ATP Poll Results: Who did the most good?

Posted on August 27, 2006
Filed Under >Adil Najam, ATP Poll, People, Politics
33 Comments
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Adil Najam

Zulfiqar Ali Bhutto and Field Marshal Ayub Khan. According to the 126 visitors who voted in the third ATP blog poll (earlier: here and here), these two did more ‘good’ for Pakistan than any of the leaders who followed them. (Of course, we should add that the Poll did not ask for an evaluation of whether the ‘bad’ they did was greater than the ‘good’; nor was the current government of Gen. Pervez Musharraf included).

The Question: Focussing primarily on whatever ‘positives’ might have been achieved during their stint(s) in power, who, amongst the following, did the most ‘good’ for Pakistan?”

Choices: (a) Ayub Khan; (b) Zulfiqar Ali Bhutto; (c) Zia-ul-Haq; (d) Benazir Bhutto; and (e) Nawaz Sharif

(Click image for larger picture)

The result is a split decision, but a very clear split decision.

Zulfiqar Ali Bhutto got the most votes (52 votes; 41%), but is practically neck-to-neck with his erstwhile mentor-turned-nemesis Ayub Khan (48 votes; 38%). In the context of this Poll and how voting went, the honest thing is to declare them co-winners. The other three – Zia ul Haq, Benazir Bhutto and Nawaz Sharifcombined get only around half as many votes from ATP readers as either of these two! A review of the comments posted with the poll seem to verify these sentiments.

Of course, this is simply a ‘pulse of the blog’ poll and is NOT a scientific or representative survey. And, while one must (again) caution against over-analyzing these results, there are a number of striking elements in the results that are worthy of note, or at least of further discussion:

  • First, it is striking that the two people our readers voted most overwhelmingly for were both thrown out of office through massive street protests; albeit amongst very different circumstances (the later aided by a military coup and an eventual execution)!
  • Second, although my guess is that the average ATP reader is fairly older than readers of most Pakistani blogs, it is fair to say that most of our readers (and I assume voters) are too young to remember either Ayub Khan’s or ZAB’s eras. More likely that they know of them either from hearing about those times from others or (in Ayub’s case) staring at the back of painted trucks. One wonders, then, if the passage of time has had a ‘healing effect’ on the memories we have constructed of them.
  • Notwithstanding the above points, it is quite clear from the margins in the poll as well as the comments that Z.A. Bhutto and Ayub Khan are considered to be WAY above all others. This, however is not a surprise finding and only verifies the view expressed by in one comment that Benazir Bhutto and Nawaz Sharif are not considered to be of the same ‘league.’ This would be so, at least partly, because they never had the type of ‘real power’ that Ayub and ZAB did and also did not stay in power long enough in continuous stretch.
  • The biggest surprise to me was Zia ul Haq getting as few votes as he did (11 votes, 9%). He did have absolute power. He was at the helm for a very long time. And he orchestrated very significant changes that continue to be difficult to undo. I would have expected that he does have a residual constituency of support that is not captured by any of the others. I assume that constituency just does not visit ATP!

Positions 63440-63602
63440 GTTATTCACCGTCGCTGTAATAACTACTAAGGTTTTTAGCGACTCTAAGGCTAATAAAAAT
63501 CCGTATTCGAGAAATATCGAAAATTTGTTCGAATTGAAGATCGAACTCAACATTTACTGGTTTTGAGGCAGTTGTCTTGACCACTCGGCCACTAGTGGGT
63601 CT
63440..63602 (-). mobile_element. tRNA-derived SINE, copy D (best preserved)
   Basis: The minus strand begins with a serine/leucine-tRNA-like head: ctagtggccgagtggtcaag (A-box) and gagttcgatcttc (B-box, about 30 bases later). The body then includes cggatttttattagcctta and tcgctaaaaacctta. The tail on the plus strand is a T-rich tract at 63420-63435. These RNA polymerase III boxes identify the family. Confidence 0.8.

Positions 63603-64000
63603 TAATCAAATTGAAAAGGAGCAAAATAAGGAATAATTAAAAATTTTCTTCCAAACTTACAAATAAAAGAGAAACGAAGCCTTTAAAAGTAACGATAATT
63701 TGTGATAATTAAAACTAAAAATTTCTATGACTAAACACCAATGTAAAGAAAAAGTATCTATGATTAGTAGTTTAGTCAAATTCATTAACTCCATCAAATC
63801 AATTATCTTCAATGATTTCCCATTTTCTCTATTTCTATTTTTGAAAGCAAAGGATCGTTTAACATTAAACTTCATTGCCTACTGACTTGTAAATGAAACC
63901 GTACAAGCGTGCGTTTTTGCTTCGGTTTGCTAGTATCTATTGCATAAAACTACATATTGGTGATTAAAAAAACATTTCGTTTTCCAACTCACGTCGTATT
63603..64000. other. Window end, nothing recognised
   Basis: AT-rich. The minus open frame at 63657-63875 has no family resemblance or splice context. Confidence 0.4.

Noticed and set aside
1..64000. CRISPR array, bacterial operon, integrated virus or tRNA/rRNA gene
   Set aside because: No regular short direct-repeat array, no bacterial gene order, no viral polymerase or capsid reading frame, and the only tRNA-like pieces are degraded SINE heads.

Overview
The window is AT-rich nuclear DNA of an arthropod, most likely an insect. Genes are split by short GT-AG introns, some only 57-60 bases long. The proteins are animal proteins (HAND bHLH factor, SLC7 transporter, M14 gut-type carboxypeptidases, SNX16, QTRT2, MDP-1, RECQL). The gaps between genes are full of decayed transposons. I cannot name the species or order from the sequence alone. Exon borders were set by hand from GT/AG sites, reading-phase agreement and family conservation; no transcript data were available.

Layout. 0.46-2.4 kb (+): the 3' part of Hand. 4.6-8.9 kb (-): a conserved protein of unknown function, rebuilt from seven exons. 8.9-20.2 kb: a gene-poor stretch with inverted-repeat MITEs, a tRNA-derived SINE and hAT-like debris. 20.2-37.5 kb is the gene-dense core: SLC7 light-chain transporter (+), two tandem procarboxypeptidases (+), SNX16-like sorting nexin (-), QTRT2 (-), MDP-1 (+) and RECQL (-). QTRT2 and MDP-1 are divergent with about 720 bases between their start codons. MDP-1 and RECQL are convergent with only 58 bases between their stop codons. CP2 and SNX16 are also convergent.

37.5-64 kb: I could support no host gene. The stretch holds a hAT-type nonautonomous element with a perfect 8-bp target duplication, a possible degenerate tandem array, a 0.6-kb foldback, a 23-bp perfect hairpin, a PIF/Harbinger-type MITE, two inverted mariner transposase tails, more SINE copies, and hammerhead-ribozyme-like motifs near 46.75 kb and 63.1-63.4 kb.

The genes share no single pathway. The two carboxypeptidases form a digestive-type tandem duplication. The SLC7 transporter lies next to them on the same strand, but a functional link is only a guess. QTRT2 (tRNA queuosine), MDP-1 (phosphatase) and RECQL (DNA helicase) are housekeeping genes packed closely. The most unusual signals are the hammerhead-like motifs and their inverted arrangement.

• Fifth, although Benazir Bhutto got the least votes (5 votes; 4%) I do not feel too sorry for her. My assumption is that BB’s father over-shadowed her (as he always, rightly, has). Had he not been in the list I assume a lot of those votes would have gone to Benazir. However, I am no longer convinced that all of them would have gone to her. Midway through the poll I kept thinking what might have happened if the poll only have Zia, Benazir and Nawaz as choices? I think the proportions of the votes would be very difficult, but I have no idea how. Politically, the fact remains that her constituency – although still sizable – remains largely hereditary.
  • Finally, my other big surprise was Nawaz Sharif, who got more support than I had expected (10 votes, 8%). I had though his constituency would view Zia as the ‘father figure,’ but it seems not. Although his Bomb test was cited in the comments, my sense is that most people understand than the Bomb was ‘Bhutto’s choice and Sharif’s necessity.’ Maybe for those who get to use these things, highways, airports, overpasses, and infrastructure do matter in the end.

So there. These are some of my quick thoughts on the results as they panned out. What would you add?

I wonder, how the future might view Gen. Musharraf’s legacy in comparison to these?

My guess is that he probably wants to be seen in Ayub’s mould. However, I have a feeling that history will ultimately judge him on whether and how much he is able to undo the imprints that Zia left on the country. As Chou En Lai once said about the French Revolution, ‘Its too early to say!’

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33 responses to “ATP Poll Results: Who did the most good?”

  1. Taimur says:

    Very nice.

    I am glad this poll focused on the good. Sometime we get so stuck in the bad things that we forget that all of them actually did a lot of good things too. Maybe we are too cynical. So, I am glad you did this poll.

  2. Only Zulfiqar Ali Bhutto

  3. Mazhar says:

    Zulfiqar Ali Bhutto indeed was a great leader It is amazing that ZAB got the highest number of votes in your polls in spite of the fact that there was campaign against him by some of the governments that followed him and an organized efforts were made to defame him, on the other hand, we use to read about Ayub in our text books while Ayub was in power. Zulfiqar Ali Bhutto

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